I'm currently up to try to improve the performance of some of my queries. As far as I know, statements like "IN" or "NOT IN" are even faster with a large amount of values if a subquery on an indexed field without conditions is used.

SELECT * FROM table1 WHERE field1 NOT IN (SELECT index_field FROM table2)

When it comes to use conditions at table2, the query becomes realy slow on a large amount of data.

FROM table1
    field1 NOT IN (
        FROM table2
            user_id = '2'

I was thinking about using LEFT Join but when I need to to the filtering for the user_id, it also becomes slow.

How may I solve this problem? Currently, I've no clue about that.

Kind regards,


//--- EDIT -->

The original query looked sth. like this

FROM stream_item si
LEFT JOIN user__publisher_item ui
    ON ui.user_id = 2
    && ui.item_id = si.item_id
    ON i.id = si.item_id
    si.stream_id IN (5,7,8,9,19,24,29,42,43,44)
    && ui.id IS NULL || (
        ui.`read` = 0 || ui.saved = 1
    si.`found` DESC
LIMIT 0,10

I have a table which represents the n:m relationship between stream and items. An unique item can be accessible via multiple streams. Based upon this i have a state-table for user dependent states of an item. Currently, the user-state-entry will only be generated, if the item was read or saved the first tim. Otherwise, there is no entry in the user_item table. In the beginning, this query was fine but now, it takes a lot of time. Even if I leave out the "INNER JOIN" it takes 7 seconds on the current tables with around 500k rows each.

//--- Edit 2 --> The table-structure in the background is as follows:

  • stream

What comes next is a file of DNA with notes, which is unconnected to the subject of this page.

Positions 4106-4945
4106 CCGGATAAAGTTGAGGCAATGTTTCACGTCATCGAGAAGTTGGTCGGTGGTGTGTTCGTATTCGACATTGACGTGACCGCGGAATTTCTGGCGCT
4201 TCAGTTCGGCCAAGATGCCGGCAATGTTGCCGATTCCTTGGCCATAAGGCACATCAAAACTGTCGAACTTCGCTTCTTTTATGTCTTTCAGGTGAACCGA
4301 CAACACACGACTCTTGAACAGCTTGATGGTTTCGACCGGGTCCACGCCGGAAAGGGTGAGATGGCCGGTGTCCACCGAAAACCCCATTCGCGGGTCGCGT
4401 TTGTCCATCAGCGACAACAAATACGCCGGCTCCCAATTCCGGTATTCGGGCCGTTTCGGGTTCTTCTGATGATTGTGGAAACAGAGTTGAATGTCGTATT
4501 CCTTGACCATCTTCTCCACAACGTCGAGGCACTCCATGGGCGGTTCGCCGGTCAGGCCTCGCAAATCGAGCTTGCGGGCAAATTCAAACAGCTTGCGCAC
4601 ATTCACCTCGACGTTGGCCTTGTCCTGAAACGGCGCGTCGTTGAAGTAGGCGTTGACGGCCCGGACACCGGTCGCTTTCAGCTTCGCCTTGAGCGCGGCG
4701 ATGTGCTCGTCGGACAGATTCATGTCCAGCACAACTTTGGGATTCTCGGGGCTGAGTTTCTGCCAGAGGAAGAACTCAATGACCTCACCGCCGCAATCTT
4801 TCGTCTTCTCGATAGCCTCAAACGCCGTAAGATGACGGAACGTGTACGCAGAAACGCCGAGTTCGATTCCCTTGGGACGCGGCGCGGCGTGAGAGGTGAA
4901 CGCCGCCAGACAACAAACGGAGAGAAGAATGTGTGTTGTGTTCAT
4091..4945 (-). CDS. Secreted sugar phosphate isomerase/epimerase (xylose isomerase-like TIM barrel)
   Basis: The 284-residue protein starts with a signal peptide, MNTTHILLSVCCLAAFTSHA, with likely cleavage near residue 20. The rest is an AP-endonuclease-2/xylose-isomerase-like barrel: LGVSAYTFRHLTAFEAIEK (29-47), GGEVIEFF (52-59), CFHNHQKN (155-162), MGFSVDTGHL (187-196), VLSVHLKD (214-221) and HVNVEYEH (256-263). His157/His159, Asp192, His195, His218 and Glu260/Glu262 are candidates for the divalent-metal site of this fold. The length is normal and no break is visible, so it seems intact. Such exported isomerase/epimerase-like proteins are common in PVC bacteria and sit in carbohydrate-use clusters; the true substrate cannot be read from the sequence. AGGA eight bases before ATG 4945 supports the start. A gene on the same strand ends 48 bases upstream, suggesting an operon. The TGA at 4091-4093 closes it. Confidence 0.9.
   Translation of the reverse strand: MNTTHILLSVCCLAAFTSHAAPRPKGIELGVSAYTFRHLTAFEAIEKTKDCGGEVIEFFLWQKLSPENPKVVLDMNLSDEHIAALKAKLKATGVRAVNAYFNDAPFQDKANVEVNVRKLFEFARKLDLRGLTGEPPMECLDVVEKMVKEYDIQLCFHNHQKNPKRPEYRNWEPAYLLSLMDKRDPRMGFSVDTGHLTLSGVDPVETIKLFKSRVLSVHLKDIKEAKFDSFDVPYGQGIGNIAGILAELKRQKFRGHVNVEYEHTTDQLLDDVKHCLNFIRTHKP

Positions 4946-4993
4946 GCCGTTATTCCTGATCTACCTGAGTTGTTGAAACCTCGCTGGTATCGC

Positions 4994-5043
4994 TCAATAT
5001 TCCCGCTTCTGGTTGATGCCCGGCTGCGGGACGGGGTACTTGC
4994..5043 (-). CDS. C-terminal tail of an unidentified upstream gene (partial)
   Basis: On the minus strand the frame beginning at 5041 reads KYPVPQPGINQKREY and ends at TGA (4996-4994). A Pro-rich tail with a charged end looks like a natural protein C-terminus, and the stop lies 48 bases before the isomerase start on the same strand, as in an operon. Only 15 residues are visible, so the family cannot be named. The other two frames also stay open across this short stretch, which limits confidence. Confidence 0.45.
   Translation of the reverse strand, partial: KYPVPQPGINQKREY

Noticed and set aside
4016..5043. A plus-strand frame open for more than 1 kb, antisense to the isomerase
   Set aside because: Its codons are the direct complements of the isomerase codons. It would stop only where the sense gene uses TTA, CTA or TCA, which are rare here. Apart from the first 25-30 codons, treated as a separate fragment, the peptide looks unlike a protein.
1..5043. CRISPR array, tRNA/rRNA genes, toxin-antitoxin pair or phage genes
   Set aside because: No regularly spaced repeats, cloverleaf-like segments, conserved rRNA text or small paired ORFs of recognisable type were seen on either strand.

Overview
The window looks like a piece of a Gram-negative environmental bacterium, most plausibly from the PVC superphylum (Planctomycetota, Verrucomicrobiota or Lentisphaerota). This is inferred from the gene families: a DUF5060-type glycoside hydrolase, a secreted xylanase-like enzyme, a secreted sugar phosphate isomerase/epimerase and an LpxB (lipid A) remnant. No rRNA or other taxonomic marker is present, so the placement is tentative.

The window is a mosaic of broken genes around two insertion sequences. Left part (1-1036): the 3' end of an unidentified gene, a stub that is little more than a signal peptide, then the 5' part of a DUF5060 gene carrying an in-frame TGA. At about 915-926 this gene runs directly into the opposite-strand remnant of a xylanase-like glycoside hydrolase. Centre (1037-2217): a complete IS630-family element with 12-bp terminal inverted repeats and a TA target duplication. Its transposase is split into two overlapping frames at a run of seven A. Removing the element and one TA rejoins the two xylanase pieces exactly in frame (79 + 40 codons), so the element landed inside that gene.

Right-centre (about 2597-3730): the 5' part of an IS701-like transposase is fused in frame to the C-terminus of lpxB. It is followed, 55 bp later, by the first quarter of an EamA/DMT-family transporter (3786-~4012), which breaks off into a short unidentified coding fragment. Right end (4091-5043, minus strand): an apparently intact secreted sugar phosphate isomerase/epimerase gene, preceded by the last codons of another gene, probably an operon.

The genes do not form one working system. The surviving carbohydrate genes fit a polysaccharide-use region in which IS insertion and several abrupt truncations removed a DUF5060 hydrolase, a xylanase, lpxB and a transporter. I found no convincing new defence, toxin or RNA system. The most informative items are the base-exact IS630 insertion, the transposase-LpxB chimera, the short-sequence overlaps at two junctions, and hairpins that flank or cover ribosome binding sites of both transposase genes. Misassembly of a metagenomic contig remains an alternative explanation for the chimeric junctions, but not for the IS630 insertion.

• stream_item //n:m relation between stream and items
  • item //unique items
  • stream_group //user-defined groups of multiple streams
  • stream_group_streams //_n:m relation between stream_groups and streams_
  • user
  • user_item //state-table that holds the user-dependent states of an item - if there is no state, no row exists for an item

btw. sorry for my bad english

  • 1
    LEFT JOIN ON t2.index_field = t1.field1 WHERE t2.user_id != 2 - is this slow? I think this is the best you can do...
    – sashkello
    Jul 4, 2013 at 5:26
  • I'm not sure anybody can provide very meaningful suggestions given that there is very little detail about what you are trying to achieve.
    – Gian
    Jul 4, 2013 at 5:28
  • what about WHERE NOT EXISTS insetad of NOT IN? are they Same?
    – Dinup Kandel
    Jul 4, 2013 at 5:29
  • 3
    I think EXISTS will be faster because once the engine has found a hit, it will quit looking as the condition has proved true. With IN it will collect all the results from the subquery before further processing
    – Dinup Kandel
    Jul 4, 2013 at 5:30
  • give me a second, I'll a more detailed query to the main posting Jul 4, 2013 at 5:47

1 Answer 1


SELECT * FROM table1 t1

LEFT JOIN table2 t2 ON t1.field1 = t2.index_field


   t2.user_id = '2'

this will be optimized and will serve the purpose! although u can use EXIST as well!

  • Thank you for your suggestion. As Gian suggestet, I provided more details in the main-posting now. Sorry for not doing that before. Jul 4, 2013 at 6:03

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